Seriously, how are we, the average Joe or Jane on the street, supposed to build (or rebuild) our credit when no one ever teaches what’s on our credit to begin with? Well, here’s the answer:
• Contact information (no impact on credit score): It simply includes the names, addresses, employers, and, sometimes, marital statuses under which you have applied for credit in the past.
• Credit/Trade Lines: Details on the various lines of credit the consumer has had in the past 7-10 years, including balances, terms and their history of on-time payments.
• Public Records: List of court actions, including bankruptcies, judgments, tax liens and possibly evictions over the past 7-10 years
• Inquiries: List of creditors and businesses that have looked at your credit in the past 2 years. Those you authorize as part of an application for credit may impact your score (slightly), while others do not.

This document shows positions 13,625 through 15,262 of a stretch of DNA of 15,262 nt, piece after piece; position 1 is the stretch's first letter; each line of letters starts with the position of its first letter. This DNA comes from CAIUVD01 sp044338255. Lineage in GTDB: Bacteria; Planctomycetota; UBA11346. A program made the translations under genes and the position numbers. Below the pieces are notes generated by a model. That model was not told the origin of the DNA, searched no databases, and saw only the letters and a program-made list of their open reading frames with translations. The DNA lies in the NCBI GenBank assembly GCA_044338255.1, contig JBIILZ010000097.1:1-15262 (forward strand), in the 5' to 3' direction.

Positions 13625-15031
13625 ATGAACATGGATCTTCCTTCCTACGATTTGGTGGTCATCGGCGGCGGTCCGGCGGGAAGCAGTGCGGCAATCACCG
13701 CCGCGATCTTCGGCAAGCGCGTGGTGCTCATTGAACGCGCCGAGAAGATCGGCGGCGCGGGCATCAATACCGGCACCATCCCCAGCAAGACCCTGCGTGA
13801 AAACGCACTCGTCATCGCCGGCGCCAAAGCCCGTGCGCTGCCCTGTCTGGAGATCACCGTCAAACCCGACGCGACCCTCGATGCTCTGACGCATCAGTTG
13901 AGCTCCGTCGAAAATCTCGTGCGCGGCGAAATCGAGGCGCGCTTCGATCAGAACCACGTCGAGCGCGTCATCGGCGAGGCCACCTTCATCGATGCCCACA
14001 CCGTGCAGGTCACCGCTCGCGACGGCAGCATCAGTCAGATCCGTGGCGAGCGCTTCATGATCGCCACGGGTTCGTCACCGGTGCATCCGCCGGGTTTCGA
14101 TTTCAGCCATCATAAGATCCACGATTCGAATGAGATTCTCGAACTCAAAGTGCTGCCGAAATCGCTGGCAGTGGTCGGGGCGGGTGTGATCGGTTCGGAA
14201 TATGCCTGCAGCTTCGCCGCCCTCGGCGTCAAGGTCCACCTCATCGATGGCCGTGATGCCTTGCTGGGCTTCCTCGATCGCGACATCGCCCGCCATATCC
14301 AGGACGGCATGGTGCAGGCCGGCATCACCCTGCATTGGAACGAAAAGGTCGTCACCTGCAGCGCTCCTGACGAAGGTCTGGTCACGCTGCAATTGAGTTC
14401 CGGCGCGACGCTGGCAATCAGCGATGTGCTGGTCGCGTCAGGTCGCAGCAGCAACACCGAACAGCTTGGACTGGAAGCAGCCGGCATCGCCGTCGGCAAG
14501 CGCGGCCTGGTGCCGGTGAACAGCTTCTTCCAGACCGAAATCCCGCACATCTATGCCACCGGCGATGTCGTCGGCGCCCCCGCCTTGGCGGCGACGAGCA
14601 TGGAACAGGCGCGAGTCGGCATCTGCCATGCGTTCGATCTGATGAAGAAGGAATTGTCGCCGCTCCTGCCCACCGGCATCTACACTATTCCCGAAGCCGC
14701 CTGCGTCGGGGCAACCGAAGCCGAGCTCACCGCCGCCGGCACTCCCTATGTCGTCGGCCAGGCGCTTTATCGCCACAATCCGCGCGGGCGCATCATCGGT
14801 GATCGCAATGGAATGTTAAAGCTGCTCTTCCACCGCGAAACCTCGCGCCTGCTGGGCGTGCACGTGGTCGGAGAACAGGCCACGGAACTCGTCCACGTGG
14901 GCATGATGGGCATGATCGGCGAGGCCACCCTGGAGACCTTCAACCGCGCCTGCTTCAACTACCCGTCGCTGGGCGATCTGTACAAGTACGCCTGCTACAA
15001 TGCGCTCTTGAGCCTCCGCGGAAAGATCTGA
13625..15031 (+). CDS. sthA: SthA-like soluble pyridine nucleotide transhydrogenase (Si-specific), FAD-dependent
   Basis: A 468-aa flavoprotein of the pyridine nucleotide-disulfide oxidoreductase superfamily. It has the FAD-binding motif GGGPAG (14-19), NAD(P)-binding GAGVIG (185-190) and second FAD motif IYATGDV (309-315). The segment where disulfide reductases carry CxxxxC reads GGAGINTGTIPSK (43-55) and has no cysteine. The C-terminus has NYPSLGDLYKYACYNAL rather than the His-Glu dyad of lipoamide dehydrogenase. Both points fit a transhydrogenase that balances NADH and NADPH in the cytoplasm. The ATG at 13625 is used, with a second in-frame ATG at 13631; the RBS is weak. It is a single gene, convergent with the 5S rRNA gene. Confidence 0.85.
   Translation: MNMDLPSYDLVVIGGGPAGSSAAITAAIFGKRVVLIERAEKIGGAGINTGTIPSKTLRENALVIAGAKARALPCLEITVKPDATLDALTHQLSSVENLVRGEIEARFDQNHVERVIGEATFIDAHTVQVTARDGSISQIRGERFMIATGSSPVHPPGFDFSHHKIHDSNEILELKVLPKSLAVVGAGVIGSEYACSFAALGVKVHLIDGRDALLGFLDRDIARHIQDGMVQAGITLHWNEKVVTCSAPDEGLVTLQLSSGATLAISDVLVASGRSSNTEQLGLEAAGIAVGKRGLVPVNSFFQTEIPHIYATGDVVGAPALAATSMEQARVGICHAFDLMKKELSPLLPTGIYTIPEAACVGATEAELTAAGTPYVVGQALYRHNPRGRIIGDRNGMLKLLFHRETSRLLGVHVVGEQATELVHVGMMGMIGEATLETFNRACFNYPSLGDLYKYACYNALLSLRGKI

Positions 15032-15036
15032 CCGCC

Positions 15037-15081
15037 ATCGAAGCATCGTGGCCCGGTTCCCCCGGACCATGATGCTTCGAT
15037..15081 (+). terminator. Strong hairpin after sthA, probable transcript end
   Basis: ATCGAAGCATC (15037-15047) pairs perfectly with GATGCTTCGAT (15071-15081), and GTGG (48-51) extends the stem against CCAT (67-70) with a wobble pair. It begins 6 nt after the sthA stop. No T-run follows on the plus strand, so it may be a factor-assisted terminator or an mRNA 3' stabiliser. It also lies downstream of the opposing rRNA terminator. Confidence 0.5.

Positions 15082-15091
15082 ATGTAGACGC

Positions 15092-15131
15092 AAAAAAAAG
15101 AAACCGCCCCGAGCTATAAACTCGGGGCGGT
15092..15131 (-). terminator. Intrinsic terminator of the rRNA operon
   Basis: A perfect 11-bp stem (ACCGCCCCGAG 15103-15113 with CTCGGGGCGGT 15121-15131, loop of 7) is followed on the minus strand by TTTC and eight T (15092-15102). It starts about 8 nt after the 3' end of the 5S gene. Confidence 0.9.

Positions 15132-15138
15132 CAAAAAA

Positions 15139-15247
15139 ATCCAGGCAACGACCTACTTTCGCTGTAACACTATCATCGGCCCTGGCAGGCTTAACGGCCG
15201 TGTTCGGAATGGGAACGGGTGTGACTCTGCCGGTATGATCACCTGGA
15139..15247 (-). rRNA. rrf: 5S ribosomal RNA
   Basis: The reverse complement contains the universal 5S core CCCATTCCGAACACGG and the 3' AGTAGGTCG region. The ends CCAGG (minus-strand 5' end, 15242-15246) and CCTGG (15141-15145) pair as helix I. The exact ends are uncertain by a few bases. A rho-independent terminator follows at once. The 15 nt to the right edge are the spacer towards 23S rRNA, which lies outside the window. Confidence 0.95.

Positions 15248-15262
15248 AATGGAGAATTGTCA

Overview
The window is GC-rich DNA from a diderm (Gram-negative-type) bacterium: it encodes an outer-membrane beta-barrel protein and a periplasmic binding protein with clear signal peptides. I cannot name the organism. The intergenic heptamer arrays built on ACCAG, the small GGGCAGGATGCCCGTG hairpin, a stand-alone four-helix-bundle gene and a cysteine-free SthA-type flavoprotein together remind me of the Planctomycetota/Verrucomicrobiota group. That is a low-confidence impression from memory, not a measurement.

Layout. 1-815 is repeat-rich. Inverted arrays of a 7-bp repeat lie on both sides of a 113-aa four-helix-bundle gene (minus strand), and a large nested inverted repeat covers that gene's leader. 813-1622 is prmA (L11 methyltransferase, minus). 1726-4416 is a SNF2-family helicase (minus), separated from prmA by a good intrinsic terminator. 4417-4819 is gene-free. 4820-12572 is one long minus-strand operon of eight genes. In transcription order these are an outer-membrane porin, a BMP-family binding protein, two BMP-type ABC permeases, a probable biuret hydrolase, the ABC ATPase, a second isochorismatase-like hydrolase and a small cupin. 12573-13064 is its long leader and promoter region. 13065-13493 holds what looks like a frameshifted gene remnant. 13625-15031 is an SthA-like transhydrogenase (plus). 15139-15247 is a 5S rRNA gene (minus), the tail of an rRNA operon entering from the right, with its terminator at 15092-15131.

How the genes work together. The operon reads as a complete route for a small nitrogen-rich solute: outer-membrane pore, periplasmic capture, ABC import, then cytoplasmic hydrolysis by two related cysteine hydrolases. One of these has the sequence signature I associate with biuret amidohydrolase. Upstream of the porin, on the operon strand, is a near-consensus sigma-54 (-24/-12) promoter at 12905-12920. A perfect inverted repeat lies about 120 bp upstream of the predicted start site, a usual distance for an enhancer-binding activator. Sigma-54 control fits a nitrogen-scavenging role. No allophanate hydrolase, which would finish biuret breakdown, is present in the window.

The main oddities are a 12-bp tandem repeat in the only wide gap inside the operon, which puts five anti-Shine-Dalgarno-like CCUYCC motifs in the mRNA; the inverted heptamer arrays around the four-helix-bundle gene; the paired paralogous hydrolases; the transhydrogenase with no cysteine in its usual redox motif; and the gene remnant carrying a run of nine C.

• Personal Statement (no impact on credit score): Up to 99 words the consumer may add to their own report. We generally suggest this only be used to clarify report errors.
Since up to 25% of all credit reports contain a significant error (usually in the credit lines or public records section), you should know where to go to dispute and resolve the error. It’s no guarantee, but go directly to the credit bureau’s home pages (EquiFax.com, Experian.com and TransUnion.com) and follow the “Dispute Error” instructions.
If you have any suggestions or stories on how you’ve experienced relief from credit cards and other debt feel free to share in the comment section below. Tips, tricks and other suggestions are always welcome!